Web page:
The dearest model in the Kodiaq lineup is fully loaded on kit, but what about ability?
SUVs look like they should be handy off road, but the reality is that expensive mechanical gubbins such as four-wheel drive, locking differentials and raised suspension are gradually being dropped in favour of better fuel economy, roomier interiors and sharper pricing.
Still, some rural buyers do require a little more than the basic ability to take the kids to school. What do they do?
Well, they can shell out £50,000 for a basic Land Rover Discovery – or they can now look at this new Skoda Kodiaq Scout.
The Scout is largely the same as a regular Kodiaq in having seven seats, a roomy and polished cabin and the choice of a refined 2.0-litre diesel engine. A few additions give it better off-road potential. They include underbody skid plates, four-wheel drive and an ‘off-road assist’ mode that plays with the accelerator response, dampers and diff lock to boost traction. You also get standard hill hold and hill descent control systems, plus marginally more ground clearance.
2017 Skoda Kodiaq Scout 2.0 TDI 150PS DSG 4×4
Engine: 2.0-litre, four-cylinder, turbo, diesel
Torque: 251lb ft
Top speed: 119mph
Fuel economy: 49.6mpg
CO2 rating/BIK: 149g/km, 31%
Some distinguishing style points like silvered front grille trim, side windows, door mirror housings and roof rails, along with tinted rear windows, 19-inch alloy wheels and Scout badges complete the package.
On the road, the Scout’s extra ride height doesn’t reduce the standard Kodiaq’s agility. Direct steering and a remarkable absence of pitch and roll give it the edge over both the Peugeot 5008 and the Land Rover Discovery Sport.
The downside of this prioritisation of dynamics over ride quality is that the Scout gives you no comfort bonus over the regular Kodiaq. Its jitteriness on all but the smoothest roads is tough to set aside, and slightly annoying given the knowledge that Skoda can make a smooth riding and handling SUV.
Scouts can be powered by any of the current Kodiaq engines apart from the weakest version of the 1.4-litre TSI petrol unit. So your choice is from 148bhp 1.4 and 178bhp 2.0 turbo petrols, and 148bhp and 187bhp 2.0-litre diesels.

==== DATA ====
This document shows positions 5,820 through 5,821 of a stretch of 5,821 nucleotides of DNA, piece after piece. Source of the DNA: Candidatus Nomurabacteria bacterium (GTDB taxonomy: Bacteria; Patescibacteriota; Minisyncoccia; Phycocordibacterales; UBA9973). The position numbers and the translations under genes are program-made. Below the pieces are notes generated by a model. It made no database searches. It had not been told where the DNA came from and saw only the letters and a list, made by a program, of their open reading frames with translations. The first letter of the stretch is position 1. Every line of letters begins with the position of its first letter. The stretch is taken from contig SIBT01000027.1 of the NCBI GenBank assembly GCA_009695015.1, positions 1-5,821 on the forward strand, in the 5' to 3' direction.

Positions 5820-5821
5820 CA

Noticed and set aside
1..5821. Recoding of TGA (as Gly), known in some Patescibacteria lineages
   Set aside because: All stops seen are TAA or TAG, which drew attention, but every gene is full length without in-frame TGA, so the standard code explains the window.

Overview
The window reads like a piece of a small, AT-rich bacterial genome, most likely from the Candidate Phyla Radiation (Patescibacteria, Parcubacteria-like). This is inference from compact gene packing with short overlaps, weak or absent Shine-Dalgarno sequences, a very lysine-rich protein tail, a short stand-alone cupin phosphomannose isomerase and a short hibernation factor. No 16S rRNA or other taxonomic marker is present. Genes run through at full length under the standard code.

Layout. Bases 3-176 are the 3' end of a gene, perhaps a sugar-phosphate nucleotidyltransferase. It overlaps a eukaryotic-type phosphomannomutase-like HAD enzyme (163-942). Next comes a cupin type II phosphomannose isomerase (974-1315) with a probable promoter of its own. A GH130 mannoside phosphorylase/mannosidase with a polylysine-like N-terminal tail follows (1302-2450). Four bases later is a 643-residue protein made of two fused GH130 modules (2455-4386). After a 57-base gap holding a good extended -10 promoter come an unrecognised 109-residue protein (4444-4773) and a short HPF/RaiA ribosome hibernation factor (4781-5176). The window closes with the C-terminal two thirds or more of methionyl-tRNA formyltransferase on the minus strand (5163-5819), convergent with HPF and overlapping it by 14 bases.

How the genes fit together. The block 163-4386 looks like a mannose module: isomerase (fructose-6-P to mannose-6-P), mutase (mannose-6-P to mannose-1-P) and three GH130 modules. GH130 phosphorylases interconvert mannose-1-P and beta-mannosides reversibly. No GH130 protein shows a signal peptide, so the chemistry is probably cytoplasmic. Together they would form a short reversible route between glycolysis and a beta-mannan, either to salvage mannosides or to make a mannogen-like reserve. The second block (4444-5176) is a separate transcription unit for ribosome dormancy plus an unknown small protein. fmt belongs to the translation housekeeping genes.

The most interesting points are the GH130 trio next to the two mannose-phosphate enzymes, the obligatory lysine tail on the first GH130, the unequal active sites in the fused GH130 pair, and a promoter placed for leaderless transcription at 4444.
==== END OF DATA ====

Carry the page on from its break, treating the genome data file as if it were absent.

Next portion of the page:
Our favourite ‘normal Kodiaq’ engine is the 148bhp diesel. There are quieter diesels in that sector, but its low-down pull and relative effortlessness makes it an easy choice. To partner it, we would go for the more relaxing DSG automatic over the six-speed manual gearbox.
Driving the Scout on muddy, rutted tracks quickly reveals that its off-road ability will more than satisfy 99% of buyers’ requirements. The main limiting element will probably be the Scout’s road-based tyres.
Inside, the Scout’s interior specification is based on Kodiaq SE trim, so you won’t feel shortchanged on toys. Standard equipment includes cruise control, air con, LED ambient lighting, a DAB radio, eight-speaker stereo and superbly comfortable Alcantara seats. The generally swish ambience is slightly detuned by the poor-looking imitation wood dominating the dash. It’s out of keeping for a vehicle costing more than £30,000. Luckily, the infotainment system is much nicer, centred on a responsive, quick and intuitive a 9.2in touchscreen. Although adult space is fine in the first two rows, realistically it’s kids only in the third.
Now we get to the biggest hurdle: the price. With the 1.4-litre petrol engine and manual gearbox, a Scout will cost you £32,330. Move up to our recommended 2.0-litre diesel DSG spec and you’re well over £35,000.
It may be worth it, however, if your daily motoring takes in unmetalled roads. Few cars outside the even more expensive Land Rover Discovery Sport will take a beating more efficiently than the Scout, and its full specification does mean you don’t have to shell out more on top for additional equipment.
But if you and your six passengers only enter the muddy wilderness a handful of times a year, the standard Kodiaq SE will probably be enough.